Mentions: Figure 3 A–C depicts example frequency power spectra from the FDI muscles for subject 8 and from the FDS muscle activity for subjects 3 and 4. The reduction in the tremor frequency band is clearly visible. Figure 3D illustrates for individual data of the EMG spectral power reduction for all muscles at the tremor frequency, with reductions of 44±29% for the FDI, 44±24% for the FDS and 20±27% for the EDC (mean ± SD).

Bottom Line: Two different conditions were compared: with and without superimposed noise at optimal amplitude (determined at the beginning of the experiment).The application of optimum noise reduced tremor (accelerometric amplitude and EMG activity) and improved the motor performance (reduced mean absolute deviation from zero).These data provide the first evidence of a significant reduction of enhanced physiological tremor in the human sensorimotor system due to application of external stochastic noise.

View Article: PubMed Central - PubMed

Affiliation: Department of Neurology and Neurophysiology, University Freiburg, Freiburg, Germany.

ABSTRACT
Enhanced physiological tremor is a disabling condition that arises because of unstable interactions between central tremor generators and the biomechanics of the spinal stretch reflex. Previous work has shown that peripheral input may push the tremor-related spinal and cortical systems closer to anti-phase firing, potentially leading to a reduction in tremor through phase cancellation. The aim of the present study was to investigate whether peripherally applied mechanical stochastic noise can attenuate enhanced physiological tremor and improve motor performance. Eight subjects with enhanced physiological tremor performed a visuomotor task requiring the right index finger to compensate a static force generated by a manipulandum to which Gaussian noise (3-35 Hz) was applied. The finger position was displayed on-line on a monitor as a small white dot which the subjects had to maintain in the center of a larger green circle. Electromyogram (EMG) from the active hand muscles and finger position were recorded. Performance was measured by the mean absolute deviation of the white dot from the zero position. Tremor was identified by the acceleration in the frequency range 7-12 Hz. Two different conditions were compared: with and without superimposed noise at optimal amplitude (determined at the beginning of the experiment). The application of optimum noise reduced tremor (accelerometric amplitude and EMG activity) and improved the motor performance (reduced mean absolute deviation from zero). These data provide the first evidence of a significant reduction of enhanced physiological tremor in the human sensorimotor system due to application of external stochastic noise.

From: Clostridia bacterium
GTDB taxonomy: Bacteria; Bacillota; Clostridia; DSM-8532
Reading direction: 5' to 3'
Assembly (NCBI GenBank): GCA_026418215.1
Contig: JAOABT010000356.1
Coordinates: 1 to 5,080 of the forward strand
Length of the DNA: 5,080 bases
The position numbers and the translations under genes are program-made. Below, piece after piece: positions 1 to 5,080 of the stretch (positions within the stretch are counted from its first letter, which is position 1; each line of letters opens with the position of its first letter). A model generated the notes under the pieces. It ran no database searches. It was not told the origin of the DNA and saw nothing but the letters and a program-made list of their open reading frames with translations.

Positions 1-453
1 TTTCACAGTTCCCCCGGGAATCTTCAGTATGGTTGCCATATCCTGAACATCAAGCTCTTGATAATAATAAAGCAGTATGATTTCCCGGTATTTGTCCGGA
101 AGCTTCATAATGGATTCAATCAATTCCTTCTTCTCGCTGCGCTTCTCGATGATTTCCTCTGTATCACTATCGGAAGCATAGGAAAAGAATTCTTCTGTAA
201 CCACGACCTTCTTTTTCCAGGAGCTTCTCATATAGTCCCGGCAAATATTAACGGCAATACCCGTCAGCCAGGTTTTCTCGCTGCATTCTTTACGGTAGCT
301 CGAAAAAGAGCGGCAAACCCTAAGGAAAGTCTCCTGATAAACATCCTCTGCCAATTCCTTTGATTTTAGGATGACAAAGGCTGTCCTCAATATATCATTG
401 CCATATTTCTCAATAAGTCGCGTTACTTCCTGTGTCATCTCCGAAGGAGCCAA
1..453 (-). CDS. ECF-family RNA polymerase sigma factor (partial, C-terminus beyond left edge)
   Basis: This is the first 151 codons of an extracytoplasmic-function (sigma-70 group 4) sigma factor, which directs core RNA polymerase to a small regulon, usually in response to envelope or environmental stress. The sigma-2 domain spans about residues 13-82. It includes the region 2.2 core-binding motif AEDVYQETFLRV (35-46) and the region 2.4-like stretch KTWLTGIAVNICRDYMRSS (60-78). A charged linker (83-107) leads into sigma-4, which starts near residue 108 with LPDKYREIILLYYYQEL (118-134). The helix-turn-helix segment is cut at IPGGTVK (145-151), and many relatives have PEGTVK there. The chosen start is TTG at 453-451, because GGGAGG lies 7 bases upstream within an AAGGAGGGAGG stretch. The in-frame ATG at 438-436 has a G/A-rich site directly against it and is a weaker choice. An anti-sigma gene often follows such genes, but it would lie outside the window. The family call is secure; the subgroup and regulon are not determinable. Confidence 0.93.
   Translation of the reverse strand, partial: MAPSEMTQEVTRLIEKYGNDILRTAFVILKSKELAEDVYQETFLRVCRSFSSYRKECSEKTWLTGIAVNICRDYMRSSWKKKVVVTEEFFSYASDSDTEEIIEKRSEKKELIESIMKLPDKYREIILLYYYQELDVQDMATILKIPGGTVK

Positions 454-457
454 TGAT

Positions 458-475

Show MeSH
Related in: MedlinePlus